• Staying on the “real food” kick, Bittman also has a great piece in the NY Times Magazine from the weekend of April 6th. He examines fast food and asks if it’s possible to have healthy fast food. The answer? Yes, but it’s going to be tricky to balance fast with cheap with healthy.

“…there’s now a market for a fast-food chain that’s not only healthful itself, but vegetarian-friendly, sustainable and even humane. And, this being fast food: cheap. […] What I’d like is a place that serves only good options, where you don’t have to resist the junk food to order well, and where the food is real — by which I mean dishes that generally contain few ingredients and are recognizable to everyone, not just food technologists.”

Peace Corps & Ukraine

  • I will continue to advocate for the Peace Corps for as long as I live. My Ukraine experiences were unforgettable. This Huffington Post article, called “Not Your Parents’ Peace Corps” (that’s certainly true — and I would know! My dad was a PCV in Tanzania in the ’60s), mentions the impact that today’s PCVs can have, both in their countries of service but maybe even more so back at home:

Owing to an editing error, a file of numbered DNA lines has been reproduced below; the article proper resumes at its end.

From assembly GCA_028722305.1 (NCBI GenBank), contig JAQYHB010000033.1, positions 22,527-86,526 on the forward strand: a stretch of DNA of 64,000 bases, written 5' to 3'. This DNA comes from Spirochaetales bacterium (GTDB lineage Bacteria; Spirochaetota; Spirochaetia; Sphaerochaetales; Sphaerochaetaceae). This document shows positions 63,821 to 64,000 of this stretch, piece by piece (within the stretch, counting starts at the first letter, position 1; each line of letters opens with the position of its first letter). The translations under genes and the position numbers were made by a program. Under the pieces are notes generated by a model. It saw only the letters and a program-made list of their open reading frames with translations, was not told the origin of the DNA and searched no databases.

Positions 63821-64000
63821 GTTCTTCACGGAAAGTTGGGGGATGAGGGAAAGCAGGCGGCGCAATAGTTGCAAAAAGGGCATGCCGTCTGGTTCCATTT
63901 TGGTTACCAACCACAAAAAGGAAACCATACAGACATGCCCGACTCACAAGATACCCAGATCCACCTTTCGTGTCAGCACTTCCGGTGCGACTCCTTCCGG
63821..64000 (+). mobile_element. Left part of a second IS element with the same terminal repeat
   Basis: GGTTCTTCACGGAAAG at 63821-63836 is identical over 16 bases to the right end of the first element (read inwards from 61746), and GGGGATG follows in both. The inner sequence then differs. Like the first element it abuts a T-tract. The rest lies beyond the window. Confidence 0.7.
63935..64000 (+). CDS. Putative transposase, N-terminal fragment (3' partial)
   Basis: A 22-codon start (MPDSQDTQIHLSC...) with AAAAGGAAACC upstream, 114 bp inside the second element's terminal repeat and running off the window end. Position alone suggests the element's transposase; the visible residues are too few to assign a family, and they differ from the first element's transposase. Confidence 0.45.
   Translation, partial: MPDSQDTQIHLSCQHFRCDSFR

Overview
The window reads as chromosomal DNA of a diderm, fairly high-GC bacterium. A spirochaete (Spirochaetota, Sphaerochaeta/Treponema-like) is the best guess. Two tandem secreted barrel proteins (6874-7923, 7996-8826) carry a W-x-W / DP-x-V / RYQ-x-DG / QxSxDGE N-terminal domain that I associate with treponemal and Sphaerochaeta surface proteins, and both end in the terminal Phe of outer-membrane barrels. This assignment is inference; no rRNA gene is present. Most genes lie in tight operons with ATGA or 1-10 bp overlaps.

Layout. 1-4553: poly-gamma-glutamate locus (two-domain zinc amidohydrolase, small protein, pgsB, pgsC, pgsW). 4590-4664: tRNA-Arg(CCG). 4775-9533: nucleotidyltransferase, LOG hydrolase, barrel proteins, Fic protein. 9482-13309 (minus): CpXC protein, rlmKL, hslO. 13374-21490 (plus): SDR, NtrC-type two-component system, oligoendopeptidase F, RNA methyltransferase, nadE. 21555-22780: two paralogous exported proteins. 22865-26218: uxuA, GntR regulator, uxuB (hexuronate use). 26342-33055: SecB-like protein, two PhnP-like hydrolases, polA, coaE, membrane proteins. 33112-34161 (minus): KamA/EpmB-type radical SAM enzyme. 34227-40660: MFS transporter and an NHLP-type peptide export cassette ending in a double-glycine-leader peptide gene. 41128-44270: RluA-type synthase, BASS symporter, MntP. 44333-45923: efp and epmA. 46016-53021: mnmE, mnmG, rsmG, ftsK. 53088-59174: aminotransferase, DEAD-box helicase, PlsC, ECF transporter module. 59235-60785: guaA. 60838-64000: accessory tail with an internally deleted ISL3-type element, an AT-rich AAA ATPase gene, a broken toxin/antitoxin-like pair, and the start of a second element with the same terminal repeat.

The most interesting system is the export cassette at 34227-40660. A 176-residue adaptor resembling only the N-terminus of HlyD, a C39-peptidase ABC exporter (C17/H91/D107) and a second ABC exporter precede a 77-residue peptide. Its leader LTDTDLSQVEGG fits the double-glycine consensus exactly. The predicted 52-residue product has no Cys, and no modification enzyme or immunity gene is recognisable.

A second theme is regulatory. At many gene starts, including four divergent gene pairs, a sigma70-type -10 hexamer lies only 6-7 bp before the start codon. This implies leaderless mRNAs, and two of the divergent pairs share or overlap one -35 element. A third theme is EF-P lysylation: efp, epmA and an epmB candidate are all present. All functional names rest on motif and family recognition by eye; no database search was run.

“‘The impact of Peace Corps service lasts a lifetime.’ Living and working in villages and communities far from home, volunteers learn to see the world in new ways and to communicate in new languages, to adapt to new environments, manage teams, troubleshoot obstacles and organize large-scale initiatives. Put simply, the Peace Corps is a life-defining leadership experience and launching pad for a 21st century career.”